The Royals have 2 blue chip players in Greinke and Soria, a very good player in Butler, and a defensive whiz in DeJesus. What real major leaguers do they have after them? Mark Teahen (.734 OPS)? Alberto Callaspo (career-best .813 OPS)? Brian Bannister (4.79 ERA)? The rest of the roster is just a collection of draft busts (so far) and washed up veterans.

 

And they've had one winning season (83-80) this decade.

 

 

So I don't know. I still can't get used to calling the Indians a bad organization. We're not the Yankees or the Red Sox, or the '90s Tribe, and probably won't be for a long time, if ever. But there are too many truly bad sports organizations for me to get too down on the Tribe.

 

 

 

 

And since this turned into a Royals thread, I have to say. Not only is it a shame that Zach Greinke is going to waste....but they're wasting the best uniform in baseball these days.

 

Zack%20Greinke.jpg

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According to Albert Belle, we should be employing the 90's Tribe as our coaching staff!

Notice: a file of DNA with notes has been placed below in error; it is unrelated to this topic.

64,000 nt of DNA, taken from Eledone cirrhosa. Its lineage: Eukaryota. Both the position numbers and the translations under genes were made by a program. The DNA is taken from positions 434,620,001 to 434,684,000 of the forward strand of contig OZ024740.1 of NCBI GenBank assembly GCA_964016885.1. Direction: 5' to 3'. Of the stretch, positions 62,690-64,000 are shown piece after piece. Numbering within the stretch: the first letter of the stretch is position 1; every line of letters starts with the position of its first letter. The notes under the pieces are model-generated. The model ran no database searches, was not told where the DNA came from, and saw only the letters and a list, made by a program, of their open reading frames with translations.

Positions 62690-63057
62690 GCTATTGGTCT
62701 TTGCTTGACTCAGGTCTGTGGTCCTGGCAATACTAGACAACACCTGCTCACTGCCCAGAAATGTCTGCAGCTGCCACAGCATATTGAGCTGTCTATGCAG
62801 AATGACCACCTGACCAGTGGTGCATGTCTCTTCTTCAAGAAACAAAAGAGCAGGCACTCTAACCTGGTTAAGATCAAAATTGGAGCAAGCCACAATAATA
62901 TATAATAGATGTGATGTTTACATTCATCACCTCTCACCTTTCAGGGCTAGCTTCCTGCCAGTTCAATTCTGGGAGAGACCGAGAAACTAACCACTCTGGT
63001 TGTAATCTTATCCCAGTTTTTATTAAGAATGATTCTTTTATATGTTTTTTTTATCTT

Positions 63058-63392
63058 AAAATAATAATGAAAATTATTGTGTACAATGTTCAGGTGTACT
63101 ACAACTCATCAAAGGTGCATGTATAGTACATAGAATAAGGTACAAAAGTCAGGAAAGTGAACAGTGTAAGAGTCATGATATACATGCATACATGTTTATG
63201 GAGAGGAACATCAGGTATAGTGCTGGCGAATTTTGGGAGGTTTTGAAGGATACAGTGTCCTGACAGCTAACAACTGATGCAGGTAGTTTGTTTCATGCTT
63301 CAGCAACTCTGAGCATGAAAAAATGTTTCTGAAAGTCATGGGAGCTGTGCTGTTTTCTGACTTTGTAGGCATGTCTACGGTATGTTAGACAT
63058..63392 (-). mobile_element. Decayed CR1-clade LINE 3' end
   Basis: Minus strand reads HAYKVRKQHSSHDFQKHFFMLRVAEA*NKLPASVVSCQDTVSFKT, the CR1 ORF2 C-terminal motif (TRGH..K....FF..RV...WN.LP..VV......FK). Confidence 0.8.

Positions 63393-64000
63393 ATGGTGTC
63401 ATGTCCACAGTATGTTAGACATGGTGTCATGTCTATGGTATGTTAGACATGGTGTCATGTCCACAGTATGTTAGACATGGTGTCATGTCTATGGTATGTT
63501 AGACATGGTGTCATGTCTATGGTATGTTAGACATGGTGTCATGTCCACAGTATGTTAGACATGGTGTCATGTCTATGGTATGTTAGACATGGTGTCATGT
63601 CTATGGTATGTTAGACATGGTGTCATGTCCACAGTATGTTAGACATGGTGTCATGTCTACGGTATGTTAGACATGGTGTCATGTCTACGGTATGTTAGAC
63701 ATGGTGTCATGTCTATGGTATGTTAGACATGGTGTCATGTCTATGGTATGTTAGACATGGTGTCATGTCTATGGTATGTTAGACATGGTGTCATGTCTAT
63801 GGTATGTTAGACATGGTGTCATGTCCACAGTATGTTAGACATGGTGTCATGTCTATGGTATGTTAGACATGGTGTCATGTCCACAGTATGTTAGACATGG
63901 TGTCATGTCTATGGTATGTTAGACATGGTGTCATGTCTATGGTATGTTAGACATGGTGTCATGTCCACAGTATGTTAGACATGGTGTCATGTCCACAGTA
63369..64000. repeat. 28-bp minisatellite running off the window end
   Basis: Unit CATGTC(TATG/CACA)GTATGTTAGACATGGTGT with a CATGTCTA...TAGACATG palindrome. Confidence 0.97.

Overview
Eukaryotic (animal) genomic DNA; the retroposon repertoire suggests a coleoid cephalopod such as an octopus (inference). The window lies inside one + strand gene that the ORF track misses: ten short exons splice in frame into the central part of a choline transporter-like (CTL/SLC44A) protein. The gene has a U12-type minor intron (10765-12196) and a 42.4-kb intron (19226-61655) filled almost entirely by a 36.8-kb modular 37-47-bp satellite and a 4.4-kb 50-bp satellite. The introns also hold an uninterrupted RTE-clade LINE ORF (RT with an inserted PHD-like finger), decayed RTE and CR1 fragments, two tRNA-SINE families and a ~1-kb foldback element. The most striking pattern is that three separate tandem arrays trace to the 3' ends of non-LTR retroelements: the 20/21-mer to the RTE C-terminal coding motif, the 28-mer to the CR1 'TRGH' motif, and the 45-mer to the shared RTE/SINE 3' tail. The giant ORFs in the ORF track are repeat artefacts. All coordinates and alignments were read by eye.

Albert Belle calls in advice: don't trade your stars

By Paul Hoynes

October 04, 2009, 12:15AM

 

First they lost. Then they traded everybody. Finally, they fired everybody.

 

So what else could be missing from this fine Indians season that ends today? What about a phone call from former Tribe slugger Albert Belle to tie all the loose ends together?

 

For the third time in the past two years, Belle punched my cellphone number from his home in Scottsdale, Ariz. As I walked down the dank visitor's tunnel at Fenway Park in Boston on Friday, I answered his call. There was no mistaking the voice on the other end of the line.

 

"Tell Larry Dolan I won't be interviewing for the manager's job," said one of the most feared and ill-tempered hitters in Indians history. "How can you manage when you've got no players?"

 

Manager Eric Wedge and his coaching staff were fired Wednesday by General Manager Mark Shapiro.

 

"This season isn't the manager's fault," Belle said. "They traded away all his players. You can't win when you trade two Cy Young winners in CC Sabathia and Cliff Lee.

 

"Dolan is getting what he paid for."

 

Over the past two years, the Indians have traded Sabathia, Casey Blake, Paul Byrd, Lee, Ben Francisco, Mark DeRosa, Rafael Betancourt, Ryan Garko, Victor Martinez and Carl Pavano in salary dumps.

 

"Every time I watch a game in Cleveland, there's nobody in the stands," Belle said. "I said, 'Damn, it's worse than the old place [Cleveland Municipal Stadium] where we played.'

 

"What do they call that park now, Progressive Field? They should call it Regressive Field."

 

Belle chuckled an evil chuckle after saying "Regressive Field."